“The Michael Kors Lexington 2 is a stylish smartwatch let down by Wear OS.”
- Stylish, branded design
- Support for Google Pay
- Heart rate monitor
- Built-in GPS
- Wear OS isn't great
- Weak battery life
It may have a shiny, stylish exterior, and an impressive-sounding name, but underneath the Michael Kors Access Lexington 2 is just another Wear OS smartwatch. Googles smartwatch platform has had issues from its inception five years ago, and little has been done to elevate the experience. Manufacturers like Samsung have abandoned the platform and it seems even Google doesn’t want to make a Wear OS smartwatch.
Wear OS has survived because fashion brands have adopted it, putting out smartwatches that have exactly the same guts, but come wrapped in different stylish exteriors that make you want to wear it.
The Fossil Group, which has multiple lines of Wear OS smartwatches (including licensed devices from brands like Michael Kors, Kate Spade, and Diesel) does well to make fine-looking watches, but can’t do much about their lackluster smarts.
The last smartwatch I wore by choice was the Fossil Q Explorist and the Michael Kors Access Lexington 2 has quite a lot in common with it. At first glance it has a fairly similar chunky, generic design, but the Lexington 2 is more refined and elegant. The raised bezel around the watch face is finely chiseled and the crown has a matching texture, along with the MK logo engraved in it.
The other two buttons on this 44 mm case are smooth, but the crown and bezel give it a bit of distinction and flare. The strap is elegant and has a clasp bearing the Michael Kors name. There’s also another branded band in the box, in case you want to switch to a notched strap.
My unit is the silver stainless steel version, but there’s also gold, rose gold, and a tri-tone finish that mixes all three. You also have more expensive options with ostentatious diamond-like accents. I prefer a plain, understated look, so the silver is my pick. I find it goes well with casual outfits, but it’s also flashy enough to pair with a suit in the office or a night out on the town. It’s a standard, classic design, but that also means it doesn’t stand out or have a clear identity; you wouldn’t really know it was a Michael Kors watch without all the logos reminding you.
The 1.28-inch AMOLED display has a resolution of 328 pixels-per-inch, which makes it nice and sharp. It’s perfectly legible indoors, but the brightness is limited so you’ll need to shield the screen to see it in direct sunlight.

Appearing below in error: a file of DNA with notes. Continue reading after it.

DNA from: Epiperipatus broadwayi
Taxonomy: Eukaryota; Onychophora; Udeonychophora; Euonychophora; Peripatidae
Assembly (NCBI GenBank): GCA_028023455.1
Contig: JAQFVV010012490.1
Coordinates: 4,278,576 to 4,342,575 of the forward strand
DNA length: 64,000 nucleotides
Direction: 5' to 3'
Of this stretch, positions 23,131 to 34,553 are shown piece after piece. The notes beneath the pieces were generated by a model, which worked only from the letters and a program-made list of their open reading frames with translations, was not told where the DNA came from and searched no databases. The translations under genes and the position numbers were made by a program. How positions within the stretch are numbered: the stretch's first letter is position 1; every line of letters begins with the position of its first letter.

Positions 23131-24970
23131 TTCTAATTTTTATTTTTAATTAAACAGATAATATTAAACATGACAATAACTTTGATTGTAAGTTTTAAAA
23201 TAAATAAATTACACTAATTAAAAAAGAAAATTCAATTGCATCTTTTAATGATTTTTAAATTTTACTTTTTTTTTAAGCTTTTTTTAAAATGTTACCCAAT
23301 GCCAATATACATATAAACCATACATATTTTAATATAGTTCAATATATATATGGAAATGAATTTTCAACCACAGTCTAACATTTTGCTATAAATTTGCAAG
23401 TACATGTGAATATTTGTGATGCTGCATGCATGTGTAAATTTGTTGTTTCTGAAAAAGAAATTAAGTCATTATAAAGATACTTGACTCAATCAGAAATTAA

While I appreciate the look of the Lexington 2, I was most interested to see what kind of difference 1 GB RAM and the latest Snapdragon Wear 3100 processor might make over the last generation of Wear OS smartwatches, which were hobbled by the older Qualcomm processor and half the RAM.
If only Google could bring the slickness and smarts of its smartphone software to my wrist. Every time I use Wear OS, I’m surprised by how disappointing it is. While it has undoubtedly improved compared to earlier versions, it still doesn’t come anywhere near Apple’s WatchOS and is even outdone by Samsung’s proprietary Tizen wearable OS.
During setup the watch failed to connect a couple of times, then suddenly worked without explanation. I decided to dip into the Play Store, which you can do on your wrist, and see which apps are offered. Sadly, the Lexington 2 had other ideas, preferring to hang indefinitely on the loading screen and then dump me back to my watch face as though nothing had happened. This happened a few times in the last couple of weeks, and although it usually worked properly the next time, it’s frustrating to have it fail at first, and do so frequently.
After pairing your watch with your phone you can use the mobile app to choose watch faces, decide which notifications should go through, set up Tiles, and tweak a few other bits and pieces. You can also tap and hold on the watch screen to change its faces, but it’s easier and a lot quicker to do so on your phone. Pressing the crown opens your list of apps, with those recently used at the top. By default the top button launches a menu which prompts you to set up different watch face configurations and add your social media accounts. The bottom button is set to open Google Fit.
Most of your navigation is done through swipes on the screen. If you opt for the always-on watch face then you’ll have to tap the screen to bring it to life before you start swiping; just raising your wrist won’t enable the touchscreen, but only brightens it. Swipe down from the top for quick settings and a handy shortcut to the full settings menu. Swipe up from the bottom and you get notifications from incoming alerts or fitness goals. Left to right, gives you Google Assistant. Right to left opens your Tiles, which show your Google Fit stats for the day, the weather report, and your calendar events; you can add and remove whatever tiles you want.